Eohostimella

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Eohostimella
Scientific classification
Kingdom: incertae sedis
Genus: Eohostimella
J.M.Schopf (1966)[1]
Species: E. heathana
Binomial name
Eohostimella heathana
J.M.Schopf (1966)[1]

Eohostimella heathana is an early, probably terrestrial, "plant" known from compression fossils[2] of Early Silurian age (Llandovery, around 440 to 430 million years ago[3]). The chemistry of its fossils is similar to that of fossilised vascular plants, rather than algae.[2] Its anatomy constitutes upright, cylindrical tubes,[2] with a thickened outer cortex,[4] which may have contained traces of lignin or a similar compound,[2] even though no tracheids or similar vessels have been found;[4] the lignin-like compound was presumably associated with its thick outer cortex.[5] It was probably affiliated with the rhyniophytes;[4] it branched dichotomously and may have borne small spines.[6]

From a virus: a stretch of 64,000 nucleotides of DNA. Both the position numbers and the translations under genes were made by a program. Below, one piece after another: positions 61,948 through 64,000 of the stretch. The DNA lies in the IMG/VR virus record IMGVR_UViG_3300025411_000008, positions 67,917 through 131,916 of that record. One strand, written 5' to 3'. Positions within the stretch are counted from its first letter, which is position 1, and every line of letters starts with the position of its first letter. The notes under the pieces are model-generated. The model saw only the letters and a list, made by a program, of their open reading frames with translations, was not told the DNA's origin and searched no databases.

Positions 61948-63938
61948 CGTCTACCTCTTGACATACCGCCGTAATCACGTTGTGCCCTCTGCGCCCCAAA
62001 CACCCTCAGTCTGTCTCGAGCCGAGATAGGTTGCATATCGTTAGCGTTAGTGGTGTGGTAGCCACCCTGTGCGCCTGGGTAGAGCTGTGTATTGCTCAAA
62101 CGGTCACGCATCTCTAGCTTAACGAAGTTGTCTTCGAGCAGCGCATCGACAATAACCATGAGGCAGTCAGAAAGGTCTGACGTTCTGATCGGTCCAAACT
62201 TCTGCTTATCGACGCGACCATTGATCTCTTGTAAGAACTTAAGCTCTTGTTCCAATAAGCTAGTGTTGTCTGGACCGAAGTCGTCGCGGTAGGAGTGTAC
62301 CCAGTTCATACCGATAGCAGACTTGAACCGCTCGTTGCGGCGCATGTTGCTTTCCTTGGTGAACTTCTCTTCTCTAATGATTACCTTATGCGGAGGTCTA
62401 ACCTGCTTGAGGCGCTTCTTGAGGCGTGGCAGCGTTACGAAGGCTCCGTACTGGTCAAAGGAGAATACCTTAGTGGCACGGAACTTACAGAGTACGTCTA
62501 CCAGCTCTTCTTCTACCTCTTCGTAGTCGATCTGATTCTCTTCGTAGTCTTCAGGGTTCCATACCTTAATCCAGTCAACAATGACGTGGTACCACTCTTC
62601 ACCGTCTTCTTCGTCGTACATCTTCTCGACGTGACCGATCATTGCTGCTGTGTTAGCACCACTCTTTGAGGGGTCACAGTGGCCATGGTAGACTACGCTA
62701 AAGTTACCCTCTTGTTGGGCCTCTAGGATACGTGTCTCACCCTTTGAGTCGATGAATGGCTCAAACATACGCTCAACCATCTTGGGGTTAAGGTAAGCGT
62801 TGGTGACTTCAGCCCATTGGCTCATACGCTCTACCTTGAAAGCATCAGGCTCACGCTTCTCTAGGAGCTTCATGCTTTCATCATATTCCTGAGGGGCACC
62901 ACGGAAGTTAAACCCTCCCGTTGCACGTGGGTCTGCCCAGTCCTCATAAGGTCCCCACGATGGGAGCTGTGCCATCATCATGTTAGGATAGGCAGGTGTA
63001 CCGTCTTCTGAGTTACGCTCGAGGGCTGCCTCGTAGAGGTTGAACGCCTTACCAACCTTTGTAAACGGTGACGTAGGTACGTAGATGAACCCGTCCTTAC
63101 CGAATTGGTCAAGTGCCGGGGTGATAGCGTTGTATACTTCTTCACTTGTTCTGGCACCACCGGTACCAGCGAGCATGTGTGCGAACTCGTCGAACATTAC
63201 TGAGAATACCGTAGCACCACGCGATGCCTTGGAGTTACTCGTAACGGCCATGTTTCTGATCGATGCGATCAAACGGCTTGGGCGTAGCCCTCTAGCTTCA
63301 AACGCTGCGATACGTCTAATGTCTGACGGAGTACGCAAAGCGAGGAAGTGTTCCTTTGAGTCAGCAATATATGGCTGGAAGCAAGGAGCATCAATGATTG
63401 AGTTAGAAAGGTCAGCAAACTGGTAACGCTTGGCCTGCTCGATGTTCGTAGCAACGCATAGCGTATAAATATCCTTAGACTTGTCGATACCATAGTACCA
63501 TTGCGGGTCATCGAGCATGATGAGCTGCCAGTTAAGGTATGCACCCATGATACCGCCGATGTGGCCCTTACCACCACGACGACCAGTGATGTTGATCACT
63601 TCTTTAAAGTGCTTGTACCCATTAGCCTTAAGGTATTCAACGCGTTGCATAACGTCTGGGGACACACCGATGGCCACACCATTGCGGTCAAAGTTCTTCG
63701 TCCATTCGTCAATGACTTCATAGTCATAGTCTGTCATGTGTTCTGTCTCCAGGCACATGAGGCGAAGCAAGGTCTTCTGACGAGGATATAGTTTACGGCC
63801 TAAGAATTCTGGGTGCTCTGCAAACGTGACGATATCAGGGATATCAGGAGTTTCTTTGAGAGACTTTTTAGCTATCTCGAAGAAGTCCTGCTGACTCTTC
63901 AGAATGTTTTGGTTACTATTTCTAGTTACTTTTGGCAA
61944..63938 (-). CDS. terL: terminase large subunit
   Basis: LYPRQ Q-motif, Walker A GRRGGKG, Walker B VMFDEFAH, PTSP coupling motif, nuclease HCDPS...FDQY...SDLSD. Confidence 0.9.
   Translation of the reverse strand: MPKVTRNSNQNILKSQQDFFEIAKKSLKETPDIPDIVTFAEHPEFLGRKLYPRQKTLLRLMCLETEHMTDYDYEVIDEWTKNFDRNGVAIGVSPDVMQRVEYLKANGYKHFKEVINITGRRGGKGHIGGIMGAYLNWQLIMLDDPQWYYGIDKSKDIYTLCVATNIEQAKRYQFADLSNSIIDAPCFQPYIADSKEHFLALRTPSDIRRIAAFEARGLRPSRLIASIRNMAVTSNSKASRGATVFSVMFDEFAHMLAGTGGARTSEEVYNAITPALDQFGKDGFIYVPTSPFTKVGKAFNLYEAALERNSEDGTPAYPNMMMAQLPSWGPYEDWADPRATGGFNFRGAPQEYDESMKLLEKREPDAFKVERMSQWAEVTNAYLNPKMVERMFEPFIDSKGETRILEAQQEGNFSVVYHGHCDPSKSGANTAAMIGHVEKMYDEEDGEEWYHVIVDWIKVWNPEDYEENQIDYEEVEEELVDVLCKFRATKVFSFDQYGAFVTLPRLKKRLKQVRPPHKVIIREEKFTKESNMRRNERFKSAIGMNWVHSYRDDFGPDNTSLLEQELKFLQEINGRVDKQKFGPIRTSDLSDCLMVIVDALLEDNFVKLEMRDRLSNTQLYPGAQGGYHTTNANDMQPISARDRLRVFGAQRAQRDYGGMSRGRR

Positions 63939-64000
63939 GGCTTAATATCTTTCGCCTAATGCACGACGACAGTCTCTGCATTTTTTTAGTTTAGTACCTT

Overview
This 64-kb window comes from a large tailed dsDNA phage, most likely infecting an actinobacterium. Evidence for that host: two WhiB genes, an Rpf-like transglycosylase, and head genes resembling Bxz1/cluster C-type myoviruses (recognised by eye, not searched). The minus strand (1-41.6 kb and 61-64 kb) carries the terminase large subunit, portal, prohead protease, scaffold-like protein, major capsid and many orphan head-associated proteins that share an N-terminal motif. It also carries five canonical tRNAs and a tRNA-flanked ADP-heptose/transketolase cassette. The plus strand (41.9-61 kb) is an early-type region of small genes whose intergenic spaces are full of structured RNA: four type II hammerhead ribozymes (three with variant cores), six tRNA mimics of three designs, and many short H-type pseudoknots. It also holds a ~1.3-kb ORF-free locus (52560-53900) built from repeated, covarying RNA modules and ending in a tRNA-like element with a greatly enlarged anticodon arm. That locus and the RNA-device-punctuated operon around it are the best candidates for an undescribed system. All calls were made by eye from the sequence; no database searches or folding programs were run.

References[edit]

  1. ^ a b Schopf, J.M.; Mencher, E.; Boucot, A.J. & Andrews, H.N. (1966). "Erect plants in the early Silurian of Maine". In Pecora, W.T. Geological Survey Research 1966 : Chapter D. Geological Survey Professional Paper 550-D. Washington: US Government Printing Office. pp. D69–D75. OCLC 429539130. Retrieved 2011-04-07. 
  2. ^ a b c d Niklas, Karl J. (1976). "Chemical Examinations of Some Non-Vascular Paleozoic Plants". Brittonia (New York Botanical Garden Press) 28 (1): 113. doi:10.2307/2805564. JSTOR 2805564. 
  3. ^ Edwards, D. & Wellman, C. (2001), "Embryophytes on Land: The Ordovician to Lochkovian (Lower Devonian) Record", in Gensel, P. & Edwards, D., Plants Invade the Land : Evolutionary and Environmental Perspectives, New York: Columbia University Press, pp. 3–28, ISBN 978-0-231-11161-4 , p. 4
  4. ^ a b c Niklas, Karl J. (1979). "An Assessment of Chemical Features for the Classification of Plant Fossils". Taxon (International Association for Plant Taxonomy (IAPT)) 28 (5/6): 505. doi:10.2307/1219787. JSTOR 1219787. 
  5. ^ Niklas, Karl J.; Gensel, Patricia G (1976). "Chemotaxonomy of Some Paleozoic Vascular Plants. Part I: Chemical Compositions and Preliminary Cluster Analyses". Brittonia (New York Botanical Garden Press) 28 (3): 353. doi:10.2307/2805800. JSTOR 2805800. 
  6. ^ Taylor, Thomas N. (1982). "The origin of land plants — a paleobotanical perspective" (PDF). Taxon (International Association for Plant Taxonomy (IAPT)) 31 (2): 155–177. doi:10.2307/1219982. JSTOR 1219982.